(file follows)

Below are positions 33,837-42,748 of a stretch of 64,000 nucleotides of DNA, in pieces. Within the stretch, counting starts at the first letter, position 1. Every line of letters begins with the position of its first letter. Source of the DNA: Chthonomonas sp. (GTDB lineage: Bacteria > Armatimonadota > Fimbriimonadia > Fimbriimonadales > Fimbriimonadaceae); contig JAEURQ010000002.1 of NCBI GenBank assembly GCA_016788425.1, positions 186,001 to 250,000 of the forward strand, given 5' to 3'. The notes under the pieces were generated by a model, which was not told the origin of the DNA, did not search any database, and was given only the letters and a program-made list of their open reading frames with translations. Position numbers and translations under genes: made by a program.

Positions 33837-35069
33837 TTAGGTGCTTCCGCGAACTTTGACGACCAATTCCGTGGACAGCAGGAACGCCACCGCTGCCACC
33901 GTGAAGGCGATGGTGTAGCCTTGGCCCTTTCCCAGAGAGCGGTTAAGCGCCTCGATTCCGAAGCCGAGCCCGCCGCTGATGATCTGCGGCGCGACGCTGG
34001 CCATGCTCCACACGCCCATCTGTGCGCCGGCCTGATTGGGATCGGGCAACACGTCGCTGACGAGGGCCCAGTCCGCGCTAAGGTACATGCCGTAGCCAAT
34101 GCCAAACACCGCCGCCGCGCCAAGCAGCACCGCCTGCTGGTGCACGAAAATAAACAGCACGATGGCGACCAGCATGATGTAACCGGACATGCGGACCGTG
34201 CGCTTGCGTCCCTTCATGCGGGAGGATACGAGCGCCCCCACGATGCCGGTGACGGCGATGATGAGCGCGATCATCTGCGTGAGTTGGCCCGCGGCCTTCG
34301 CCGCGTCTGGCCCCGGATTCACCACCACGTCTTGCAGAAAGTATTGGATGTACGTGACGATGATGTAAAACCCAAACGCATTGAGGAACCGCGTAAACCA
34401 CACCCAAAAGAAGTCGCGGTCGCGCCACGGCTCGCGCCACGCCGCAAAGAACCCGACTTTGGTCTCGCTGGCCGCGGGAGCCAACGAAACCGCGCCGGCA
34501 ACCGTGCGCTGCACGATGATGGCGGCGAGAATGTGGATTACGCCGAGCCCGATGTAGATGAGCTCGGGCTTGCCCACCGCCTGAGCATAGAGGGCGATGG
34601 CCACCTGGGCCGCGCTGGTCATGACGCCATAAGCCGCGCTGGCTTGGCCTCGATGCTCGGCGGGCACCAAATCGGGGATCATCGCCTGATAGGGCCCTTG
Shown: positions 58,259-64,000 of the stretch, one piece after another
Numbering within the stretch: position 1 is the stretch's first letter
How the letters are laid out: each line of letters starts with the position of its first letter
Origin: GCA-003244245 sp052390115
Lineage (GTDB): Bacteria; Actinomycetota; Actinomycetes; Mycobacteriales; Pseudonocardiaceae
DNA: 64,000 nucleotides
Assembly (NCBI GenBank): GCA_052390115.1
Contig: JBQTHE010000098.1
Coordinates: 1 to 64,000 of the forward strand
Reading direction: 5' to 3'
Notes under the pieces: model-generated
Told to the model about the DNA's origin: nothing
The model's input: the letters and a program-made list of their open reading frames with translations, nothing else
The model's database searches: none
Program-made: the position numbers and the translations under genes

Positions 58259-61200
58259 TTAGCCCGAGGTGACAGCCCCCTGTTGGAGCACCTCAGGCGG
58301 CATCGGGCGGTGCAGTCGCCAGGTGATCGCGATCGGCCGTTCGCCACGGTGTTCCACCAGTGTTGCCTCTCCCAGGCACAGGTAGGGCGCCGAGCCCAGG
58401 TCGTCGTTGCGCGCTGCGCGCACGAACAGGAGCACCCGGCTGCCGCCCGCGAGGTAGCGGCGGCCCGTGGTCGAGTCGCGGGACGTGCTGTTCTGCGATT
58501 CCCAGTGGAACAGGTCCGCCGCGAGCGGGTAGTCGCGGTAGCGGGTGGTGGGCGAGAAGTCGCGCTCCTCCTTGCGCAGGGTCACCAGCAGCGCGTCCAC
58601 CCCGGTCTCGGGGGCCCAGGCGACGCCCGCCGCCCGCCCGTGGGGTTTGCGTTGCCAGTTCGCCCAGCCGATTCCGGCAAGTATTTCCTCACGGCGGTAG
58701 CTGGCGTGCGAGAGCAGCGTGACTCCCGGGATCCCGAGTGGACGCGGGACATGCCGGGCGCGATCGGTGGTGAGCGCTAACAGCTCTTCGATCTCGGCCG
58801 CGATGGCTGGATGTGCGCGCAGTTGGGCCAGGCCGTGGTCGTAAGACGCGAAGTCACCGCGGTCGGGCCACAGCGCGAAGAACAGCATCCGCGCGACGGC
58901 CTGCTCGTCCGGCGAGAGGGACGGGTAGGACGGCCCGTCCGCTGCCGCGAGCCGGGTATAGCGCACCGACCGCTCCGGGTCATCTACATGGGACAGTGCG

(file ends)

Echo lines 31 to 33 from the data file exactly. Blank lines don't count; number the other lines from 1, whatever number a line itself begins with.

58501 CCCAGTGGAACAGGTCCGCCGCGAGCGGGTAGTCGCGGTAGCGGGTGGTGGGCGAGAAGTCGCGCTCCTCCTTGCGCAGGGTCACCAGCAGCGCGTCCAC
58601 CCCGGTCTCGGGGGCCCAGGCGACGCCCGCCGCCCGCCCGTGGGGTTTGCGTTGCCAGTTCGCCCAGCCGATTCCGGCAAGTATTTCCTCACGGCGGTAG
58701 CTGGCGTGCGAGAGCAGCGTGACTCCCGGGATCCCGAGTGGACGCGGGACATGCCGGGCGCGATCGGTGGTGAGCGCTAACAGCTCTTCGATCTCGGCCG